My name is Max Macias. I have been using Social Media professionally for about
Time and again I hear people say they don’t think SM is the answer. Of course it isn’t the answer—social media are a set of tools that are fluid and ever changing. It would be unwise to ignore useful inexpensive tools that can address issues from PR to user feedback. SM should be on your list of advocacy tools that include newsletters, video and audio podcasts, blogs, etc... REFORMA currently uses all of these except Podcasting—I would like to see us have a library of podcasts available for use by our members and the public.
We have all transitioned from one platform to the next and will continue to do so. However, we can learn some principles that are pretty constant and apply them when analyzing and planning our strategies for advocacy. REFORMA has moved from a single static site to a more interactive site with a presence on various social media platforms. There is a partnership with the user—is personal, and powerful for the reasons above.
Learning styles and format preference. SM allows for this kind of customization and distribution to users in various places on the Web. Youtube can address the visual learners, podcasts and textural formats can reach others—we have a wiki, a Youtube channel, twitter accounts, several facebook pages and are currently in the process of establishing a AMS system to help us better communicate. We are hoping it will have social media aspects to increase participation, communication and collaboration. Use your media to be personal, tell your story, listen and share stories from other users. Share and get to know what your audience values—then fill their need whenever you can. We have been able to form strong relationships with other users on twitter and are heavily recommended on Fridays. What I mean by branding your organization is making your organization a preferred place for information and become a trusted resource for others.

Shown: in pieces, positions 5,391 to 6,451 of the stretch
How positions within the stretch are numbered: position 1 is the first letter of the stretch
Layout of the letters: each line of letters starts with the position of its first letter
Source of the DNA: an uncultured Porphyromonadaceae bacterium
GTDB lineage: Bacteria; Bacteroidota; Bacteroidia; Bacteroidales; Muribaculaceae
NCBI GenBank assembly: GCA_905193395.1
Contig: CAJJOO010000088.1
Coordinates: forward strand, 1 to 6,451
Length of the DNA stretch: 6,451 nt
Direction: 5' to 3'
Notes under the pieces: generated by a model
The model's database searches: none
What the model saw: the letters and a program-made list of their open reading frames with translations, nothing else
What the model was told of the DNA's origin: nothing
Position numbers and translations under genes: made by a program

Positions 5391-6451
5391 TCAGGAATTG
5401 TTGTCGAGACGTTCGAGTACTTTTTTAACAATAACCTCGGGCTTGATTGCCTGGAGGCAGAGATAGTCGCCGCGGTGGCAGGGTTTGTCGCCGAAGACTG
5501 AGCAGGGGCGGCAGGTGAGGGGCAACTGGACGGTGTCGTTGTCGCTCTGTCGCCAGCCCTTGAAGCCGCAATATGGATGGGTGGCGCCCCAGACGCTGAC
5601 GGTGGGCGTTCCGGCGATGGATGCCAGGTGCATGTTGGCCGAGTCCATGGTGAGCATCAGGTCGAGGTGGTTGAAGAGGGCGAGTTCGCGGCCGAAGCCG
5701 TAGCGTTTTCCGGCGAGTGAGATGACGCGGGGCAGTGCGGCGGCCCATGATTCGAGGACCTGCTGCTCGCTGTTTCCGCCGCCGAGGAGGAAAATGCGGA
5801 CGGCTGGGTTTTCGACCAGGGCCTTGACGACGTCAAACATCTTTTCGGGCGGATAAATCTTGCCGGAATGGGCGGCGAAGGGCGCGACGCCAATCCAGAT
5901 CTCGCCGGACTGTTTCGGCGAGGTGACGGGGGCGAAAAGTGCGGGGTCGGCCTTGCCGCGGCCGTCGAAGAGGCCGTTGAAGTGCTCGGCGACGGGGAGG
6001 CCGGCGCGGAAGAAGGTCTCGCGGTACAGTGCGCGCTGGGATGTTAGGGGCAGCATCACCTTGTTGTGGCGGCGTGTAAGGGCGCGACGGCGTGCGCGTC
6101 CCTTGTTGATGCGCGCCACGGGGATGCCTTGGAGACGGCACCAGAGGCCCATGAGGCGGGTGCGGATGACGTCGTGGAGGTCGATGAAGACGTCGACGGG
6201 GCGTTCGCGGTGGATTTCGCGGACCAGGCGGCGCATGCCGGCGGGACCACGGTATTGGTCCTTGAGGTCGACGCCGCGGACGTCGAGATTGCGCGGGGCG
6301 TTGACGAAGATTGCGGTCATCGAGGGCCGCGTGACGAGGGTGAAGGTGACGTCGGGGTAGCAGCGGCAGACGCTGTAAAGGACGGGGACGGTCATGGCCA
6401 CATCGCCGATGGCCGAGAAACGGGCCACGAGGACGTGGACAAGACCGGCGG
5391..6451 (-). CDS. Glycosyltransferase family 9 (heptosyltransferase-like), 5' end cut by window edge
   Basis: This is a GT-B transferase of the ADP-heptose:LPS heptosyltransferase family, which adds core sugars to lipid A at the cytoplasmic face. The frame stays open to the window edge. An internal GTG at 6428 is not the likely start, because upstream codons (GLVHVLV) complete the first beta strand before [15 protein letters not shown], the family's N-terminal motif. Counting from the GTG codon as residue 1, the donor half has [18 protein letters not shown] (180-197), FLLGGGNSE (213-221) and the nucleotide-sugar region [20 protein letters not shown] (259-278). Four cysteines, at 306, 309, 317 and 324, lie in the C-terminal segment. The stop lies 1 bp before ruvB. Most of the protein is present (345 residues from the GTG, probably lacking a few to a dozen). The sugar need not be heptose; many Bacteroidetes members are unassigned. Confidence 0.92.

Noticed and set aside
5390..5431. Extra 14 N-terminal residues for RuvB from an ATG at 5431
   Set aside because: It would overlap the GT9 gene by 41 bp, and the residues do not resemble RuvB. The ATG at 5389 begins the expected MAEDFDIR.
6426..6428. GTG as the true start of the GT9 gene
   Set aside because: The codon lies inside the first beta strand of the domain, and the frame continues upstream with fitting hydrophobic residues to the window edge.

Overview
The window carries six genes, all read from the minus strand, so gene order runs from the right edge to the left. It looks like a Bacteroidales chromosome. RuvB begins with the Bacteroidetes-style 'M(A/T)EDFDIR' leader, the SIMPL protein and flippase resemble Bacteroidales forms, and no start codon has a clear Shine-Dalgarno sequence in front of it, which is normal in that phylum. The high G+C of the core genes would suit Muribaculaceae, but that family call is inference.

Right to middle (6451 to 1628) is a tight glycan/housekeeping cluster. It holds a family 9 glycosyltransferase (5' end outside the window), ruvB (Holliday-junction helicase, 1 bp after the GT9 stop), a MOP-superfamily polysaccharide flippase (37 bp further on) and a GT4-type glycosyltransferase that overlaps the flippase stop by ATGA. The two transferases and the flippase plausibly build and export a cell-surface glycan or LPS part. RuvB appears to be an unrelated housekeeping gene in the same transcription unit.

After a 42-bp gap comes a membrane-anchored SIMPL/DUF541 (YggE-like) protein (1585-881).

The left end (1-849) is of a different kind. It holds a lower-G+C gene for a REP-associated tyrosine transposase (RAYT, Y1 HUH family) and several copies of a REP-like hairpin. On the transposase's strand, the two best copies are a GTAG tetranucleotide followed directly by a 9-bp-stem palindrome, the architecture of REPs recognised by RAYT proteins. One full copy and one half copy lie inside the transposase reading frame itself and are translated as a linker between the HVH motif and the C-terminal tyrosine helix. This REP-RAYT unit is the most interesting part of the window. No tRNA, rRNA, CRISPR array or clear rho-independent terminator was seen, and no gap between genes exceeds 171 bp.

Make a real investment in trying out new things and allowing people to fail and learn. We can learn much from what did not work, as well as learning what did work. Assessment should be included in any plan from the beginning. Allow people to play with new tools and to have fun with them. Almost everything I have learned about social media was learned while having fun. I think people learn better when relaxed and are having a good time. We pump out fun news as well as serious mission-driven news and announcements--this is a good strategy, as well as having more than one person “doing” your social media. More than one person will add to the diversity of announcements, links and news. Have a social media policy but do NOT be dogmatic about it. Personality has much to do with social media and you do not want stiff people, nor boring usage otherwise people will ignore you.